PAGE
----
What is the worlds best classical symphony? The world’s best car? The best pub in London? The world’s best champagne?

Well, that would depend on what one is looking for and one’s taste you may think. But not so for wine perhaps? Many people have some kind of belief that there is an absolute scale of quality for wine. The magazine Fine Champagne has decided on what is “the world’s best champagne” in a recent ranking. They have tasted 1000 champagne and selected the best. The world’s tenth best champagne is, apparently, Chartogne-Taillet non-vintage.


French wine consumption reaches record low

According to estimations by the French customs (who keep track of it) the French will drink less wine in the current 12 month period ’08-’09 (“la campagne 08-09”) than ever before: only 30 million hl, down by 9% since the previous year. Wines with appellation controllée do better, decreasing with “only” 7%, whereas all others shrunk by 11%.


Chile and France bestselling wine countries in Denmark

>> Friday, November 06, 2009

Some wine statistics:

According to the Wine and Spirit Organisation in Denmark, and Chile is the top wine supplier to Denmark with a market share of 17%, followed closely by France with 16%. Italy has increased its share significantly, as has South Africa. Australia and Great Britain (!) are the big losers with respectively falls of -5% and -4%.

Total imports shrunk with almost 13% to reach 87 million litres. Numbers are for the first six months of 2009, compared with 2008. It’s interesting to note how different this is from neighbouring Sweden's preferences. The full list:

1. Chile 17.2% (+1.4%)
2. France 16.5% (+1.2%)
3. Italy 14.7% (+2.9%)
4. Spain 11.8% (+1.8%)
5. South Africa 10% (+2.8%)
6. Australia 9.3% (-5.2%)
7. Germany 8.3% (+0.9%)
8. USA 3.3% (+0.1%)
9. Argentina 3.2% (-0.9%)
10. Great Britain 2.8% (-4.6%)
11. Portugal 1.2% (+0.2%)
12. New Zeeland 0.6% (+0.2%)
13. Greece 0.2% (+0.1%)
14. Others 0.9% (-0.2%)


Rhone vineyard next location for American ’reality show’

>> Thursday, November 05, 2009

According to a press release from Vignobles Investissement they have been tasked by the Film Commission of Luberon Vaucluse to find a suitable winery location to record a series of reality shows. It is the American producer PBS that is producing the series. Apparently, the programs have already been shot, during the 2009 harvest. When can we hope to see the result?


Just like hand sewn shoes?

Chateau Angélus in Saint Emilion, Bordeaux, is not making hand sewn shoes but something of the sort – haute couture. They destem their grapes by hand. When you make red wine in nine cases out of ten (or more) you destem the grape bunches. Using a destemmer, you feed it with grape bunches and out comes at one end the separated grapes and at the other end the stems. Voilà. After that the grapes are (usually) crushed and the fermentation begins. At Chateau Angelus they think this is too brutal a treatment for the grapes so they recruited some 50 persons (we estimate) to do the destemming by hand, separating the berries from the stems… Does it make any difference? It is difficult to believe it does, but we have not made a comparative tasting. Watch the video here:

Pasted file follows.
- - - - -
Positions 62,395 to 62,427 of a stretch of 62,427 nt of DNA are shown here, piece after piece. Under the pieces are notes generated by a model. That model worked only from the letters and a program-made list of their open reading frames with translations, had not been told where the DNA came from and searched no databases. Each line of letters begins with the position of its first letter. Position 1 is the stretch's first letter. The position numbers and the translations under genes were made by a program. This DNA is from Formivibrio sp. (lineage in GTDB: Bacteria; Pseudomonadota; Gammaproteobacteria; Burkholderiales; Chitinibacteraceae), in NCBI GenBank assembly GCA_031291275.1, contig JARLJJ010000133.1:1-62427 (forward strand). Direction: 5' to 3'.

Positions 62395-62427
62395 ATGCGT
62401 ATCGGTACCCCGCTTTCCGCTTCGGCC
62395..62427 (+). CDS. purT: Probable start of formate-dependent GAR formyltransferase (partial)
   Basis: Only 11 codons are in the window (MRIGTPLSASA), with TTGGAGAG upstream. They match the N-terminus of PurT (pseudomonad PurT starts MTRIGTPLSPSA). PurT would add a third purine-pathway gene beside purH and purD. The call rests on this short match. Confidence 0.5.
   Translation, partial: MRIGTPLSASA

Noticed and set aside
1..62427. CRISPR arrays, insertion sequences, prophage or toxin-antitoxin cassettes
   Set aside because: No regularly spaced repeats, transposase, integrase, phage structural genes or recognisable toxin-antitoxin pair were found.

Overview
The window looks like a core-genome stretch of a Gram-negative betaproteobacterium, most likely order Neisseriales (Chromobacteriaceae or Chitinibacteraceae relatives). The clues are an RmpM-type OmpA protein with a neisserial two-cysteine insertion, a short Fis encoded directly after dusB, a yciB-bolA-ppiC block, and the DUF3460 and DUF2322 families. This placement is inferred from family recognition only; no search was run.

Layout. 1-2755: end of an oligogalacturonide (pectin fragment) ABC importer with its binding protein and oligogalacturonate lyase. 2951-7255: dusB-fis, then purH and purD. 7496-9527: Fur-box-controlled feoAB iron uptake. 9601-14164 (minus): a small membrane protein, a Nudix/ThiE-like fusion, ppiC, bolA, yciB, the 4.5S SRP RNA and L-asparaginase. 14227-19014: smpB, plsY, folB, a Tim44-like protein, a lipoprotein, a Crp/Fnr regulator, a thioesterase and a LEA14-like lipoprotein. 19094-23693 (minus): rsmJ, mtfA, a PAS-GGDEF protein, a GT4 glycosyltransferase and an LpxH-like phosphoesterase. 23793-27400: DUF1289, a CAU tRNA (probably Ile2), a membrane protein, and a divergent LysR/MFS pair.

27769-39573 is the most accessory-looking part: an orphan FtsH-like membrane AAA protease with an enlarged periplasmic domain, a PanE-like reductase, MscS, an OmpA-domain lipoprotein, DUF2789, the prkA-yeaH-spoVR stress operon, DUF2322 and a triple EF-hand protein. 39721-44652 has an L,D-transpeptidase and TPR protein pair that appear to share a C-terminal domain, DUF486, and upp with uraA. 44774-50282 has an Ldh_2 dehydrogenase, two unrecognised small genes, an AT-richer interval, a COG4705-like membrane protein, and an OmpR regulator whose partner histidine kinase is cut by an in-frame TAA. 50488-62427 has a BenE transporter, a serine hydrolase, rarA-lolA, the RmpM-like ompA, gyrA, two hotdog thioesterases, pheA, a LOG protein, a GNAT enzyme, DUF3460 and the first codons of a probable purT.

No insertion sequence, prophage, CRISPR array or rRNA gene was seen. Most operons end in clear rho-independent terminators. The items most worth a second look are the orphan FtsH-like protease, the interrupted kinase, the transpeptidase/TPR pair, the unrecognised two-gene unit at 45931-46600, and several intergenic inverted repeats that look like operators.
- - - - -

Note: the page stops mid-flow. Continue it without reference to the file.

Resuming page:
Rollan de By in Bordeaux launches single-variety collection

>> Wednesday, November 04, 2009

Domaines Rollan de By, best known for the Château Rollan de By in the Médoc, has launched a four bottle case with single variety wines. Each bottle contains wine from just a single grape variety. The four bottles are made from cabernet sauvignon, merlot, cabernet franc, and petit verdot (no doubt they did not have any malbec or carmenère in the vineyards). It gives you the possibility to taste each variety in its pure state. and you can play the game “make your own blend (assemblage)”, mixing the wines to see which proportions you prefer. But it is a rather expensive game. The four bottles retail for 400€! Can be found at La Cave de Joël Robuchon in Paris. We also wonder how it works with the AOC on the wines (that according to our info is Medoc). Normally, a wine should be “typical” to get the right to an appellation controllée, and single variety wines are extremely unusual (nonexistent) in Bordeaux. But is it definitely a fun initiative.


Austrian wine exports up

For the first six months 2009 Austrian wine exports were up 10% in volume and only marginally down in value (-1.8%). Austria needs be cautious in the longer run though, since the general price level has fallen and an increasing portion of the exports are in bulk rather than in bottle (especially to Germany). "For the Austrian wine industry overall, the export figures - considering the economic climate - are very positive," states Willi Klinger, general manager of Austrian Wine Marketing Board. It is indeed much more positive numbers than in many other places.